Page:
Community Ecology of Stream Fishes: Concepts, Approaches, and Techniques

Molecular Approaches to Stream Fish Ecology

Marlis R. Douglas and Michael E. Douglas

doi: https://doi.org/10.47886/9781934874141.ch8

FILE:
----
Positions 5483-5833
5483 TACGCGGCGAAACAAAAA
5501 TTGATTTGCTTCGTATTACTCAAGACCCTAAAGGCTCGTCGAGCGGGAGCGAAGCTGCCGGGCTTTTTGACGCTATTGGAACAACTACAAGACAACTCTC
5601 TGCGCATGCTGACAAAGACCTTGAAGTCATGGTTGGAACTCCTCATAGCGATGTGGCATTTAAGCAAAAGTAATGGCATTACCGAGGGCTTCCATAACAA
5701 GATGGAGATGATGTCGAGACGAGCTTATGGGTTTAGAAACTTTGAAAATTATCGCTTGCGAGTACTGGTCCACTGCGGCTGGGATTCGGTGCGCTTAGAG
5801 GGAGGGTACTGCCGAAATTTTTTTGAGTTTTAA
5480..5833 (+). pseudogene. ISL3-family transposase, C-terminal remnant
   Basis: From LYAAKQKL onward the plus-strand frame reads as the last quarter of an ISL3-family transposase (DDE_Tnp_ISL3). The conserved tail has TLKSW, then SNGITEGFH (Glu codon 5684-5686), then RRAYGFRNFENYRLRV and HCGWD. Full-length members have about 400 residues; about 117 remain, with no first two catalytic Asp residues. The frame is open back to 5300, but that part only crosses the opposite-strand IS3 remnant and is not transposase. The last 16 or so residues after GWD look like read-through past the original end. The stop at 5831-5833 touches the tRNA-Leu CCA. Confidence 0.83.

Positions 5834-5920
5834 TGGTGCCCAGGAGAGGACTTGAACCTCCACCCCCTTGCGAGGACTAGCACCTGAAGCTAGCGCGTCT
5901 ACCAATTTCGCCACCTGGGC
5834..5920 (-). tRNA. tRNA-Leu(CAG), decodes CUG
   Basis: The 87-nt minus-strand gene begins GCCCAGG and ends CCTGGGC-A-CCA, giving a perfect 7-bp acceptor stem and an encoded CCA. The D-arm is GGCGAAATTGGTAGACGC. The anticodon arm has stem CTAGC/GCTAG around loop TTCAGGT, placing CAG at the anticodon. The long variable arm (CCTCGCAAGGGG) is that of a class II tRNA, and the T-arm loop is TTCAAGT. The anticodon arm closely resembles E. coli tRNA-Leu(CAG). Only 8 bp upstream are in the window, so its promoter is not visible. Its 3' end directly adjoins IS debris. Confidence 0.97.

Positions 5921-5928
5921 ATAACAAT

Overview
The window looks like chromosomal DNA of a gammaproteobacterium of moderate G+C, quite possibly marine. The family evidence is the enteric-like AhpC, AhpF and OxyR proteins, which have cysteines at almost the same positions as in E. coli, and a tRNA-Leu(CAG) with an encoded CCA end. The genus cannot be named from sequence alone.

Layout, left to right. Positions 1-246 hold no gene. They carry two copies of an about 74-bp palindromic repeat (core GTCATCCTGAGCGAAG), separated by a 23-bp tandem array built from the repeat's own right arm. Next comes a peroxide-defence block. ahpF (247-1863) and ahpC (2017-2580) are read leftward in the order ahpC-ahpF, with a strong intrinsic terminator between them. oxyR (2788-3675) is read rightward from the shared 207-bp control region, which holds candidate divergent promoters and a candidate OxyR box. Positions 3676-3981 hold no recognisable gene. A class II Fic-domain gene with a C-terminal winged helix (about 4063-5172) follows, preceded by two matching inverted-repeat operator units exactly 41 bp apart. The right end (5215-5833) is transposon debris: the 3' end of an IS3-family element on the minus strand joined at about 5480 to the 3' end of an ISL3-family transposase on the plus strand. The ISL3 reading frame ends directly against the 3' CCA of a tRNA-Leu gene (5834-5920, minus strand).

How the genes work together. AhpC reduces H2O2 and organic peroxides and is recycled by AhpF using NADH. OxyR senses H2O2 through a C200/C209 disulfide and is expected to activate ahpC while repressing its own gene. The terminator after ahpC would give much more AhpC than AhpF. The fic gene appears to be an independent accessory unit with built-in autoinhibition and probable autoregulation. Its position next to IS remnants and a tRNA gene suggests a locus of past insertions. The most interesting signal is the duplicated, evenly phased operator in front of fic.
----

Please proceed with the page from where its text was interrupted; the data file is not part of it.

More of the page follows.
Abstract.—Our capabilities to address pertinent questions in stream fish ecology, such as population connectivity, biotic homogenization, species invasions, introgression, and effects of habitat alterations on population structure and demography, have been significantly expanded by the development of molecular genetic approaches. A broad spectrum of molecular markers can now be tailored to address specific questions while newer statistical approaches accommodate larger data sets and permit the test of alternative hypotheses. Furthermore, molecular approaches facilitate the evaluation of ecological processes across both spatial and temporal scales, which are often mutually exclusive parameters. Population expansions, declines, and movements can be examined from recent to deep history and scaled from local to continental drainages. The intrinsic properties of stream ecosystems also make them particularly amenable to molecular approaches. The hierarchical order reflected in streams is directly translatable into an expanding spatial scale, from restricted headwaters through entire basins. Additionally, stream habitats are generally linear, and consequently, fish populations are often distributed sequentially, with interactions constrained to neighboring populations. Finally, streams tend to develop vicariant barriers over time, thus isolating populations and promoting local adaptation, a process easily deciphered using molecular markers. The latter have also contributed to the resolution of conservation issues and guided appropriate adaptive management of stream fauna. Molecular approaches in stream fish ecology are far too diverse to be comprehensively reviewed herein. Instead, we illustrate their facility by emphasizing three case studies demonstrating their broad utility: (1) a range-wide analysis of mitochondrial DNA diversity in flannelmouth sucker Catostomus latipinnis, pointing to a population bottleneck likely induced by severe post-Pleistocene drought in the Colorado River basin; (2) single nucleotide polymorphism screening to evaluate hybridization and introgression among native flannelmouth sucker, bluehead sucker C. discobolus (also known as Pantosteus discobolus), and the introduced white sucker C. commersonii in the upper Colorado River basin; and (3) microsatellite DNA analysis to evaluate gene flow and contemporary relationships in the Grand Canyon among populations of an endangered cyprinid fish (the humpback chub Gila cypha). In an appendix, we outline several recent molecular approaches that have expanded our opportunities to study stream fish ecology. We review relevant literature by emphasizing new statistical approaches and potential pitfalls of marker selection and data, rather than by delving into abstruse technical details regarding protocol development.